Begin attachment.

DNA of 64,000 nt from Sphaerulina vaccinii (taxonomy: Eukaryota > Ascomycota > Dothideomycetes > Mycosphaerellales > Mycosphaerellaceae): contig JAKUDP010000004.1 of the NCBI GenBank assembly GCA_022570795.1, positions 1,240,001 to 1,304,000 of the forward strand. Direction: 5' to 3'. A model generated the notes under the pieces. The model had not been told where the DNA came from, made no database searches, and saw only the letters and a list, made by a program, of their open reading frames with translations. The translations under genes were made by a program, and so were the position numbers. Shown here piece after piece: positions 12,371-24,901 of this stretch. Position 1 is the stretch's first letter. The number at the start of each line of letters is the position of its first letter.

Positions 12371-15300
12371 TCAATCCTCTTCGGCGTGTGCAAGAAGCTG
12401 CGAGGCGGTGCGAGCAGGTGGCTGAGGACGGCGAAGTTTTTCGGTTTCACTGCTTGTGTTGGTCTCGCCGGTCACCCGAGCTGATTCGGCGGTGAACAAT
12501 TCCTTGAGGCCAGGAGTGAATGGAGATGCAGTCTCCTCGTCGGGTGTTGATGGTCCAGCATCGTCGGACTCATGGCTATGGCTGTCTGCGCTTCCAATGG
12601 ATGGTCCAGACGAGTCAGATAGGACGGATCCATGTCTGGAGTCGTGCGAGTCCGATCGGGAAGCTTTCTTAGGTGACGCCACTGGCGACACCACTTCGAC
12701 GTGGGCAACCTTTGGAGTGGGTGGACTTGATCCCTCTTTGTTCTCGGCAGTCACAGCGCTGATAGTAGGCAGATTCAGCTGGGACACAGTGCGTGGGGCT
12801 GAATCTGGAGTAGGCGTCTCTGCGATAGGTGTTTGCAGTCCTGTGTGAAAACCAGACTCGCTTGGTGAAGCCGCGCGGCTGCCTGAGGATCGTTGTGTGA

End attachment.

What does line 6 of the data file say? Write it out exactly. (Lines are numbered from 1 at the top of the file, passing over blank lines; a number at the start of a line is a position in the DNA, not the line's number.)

12601 ATGGTCCAGACGAGTCAGATAGGACGGATCCATGTCTGGAGTCGTGCGAGTCCGATCGGGAAGCTTTCTTAGGTGACGCCACTGGCGACACCACTTCGAC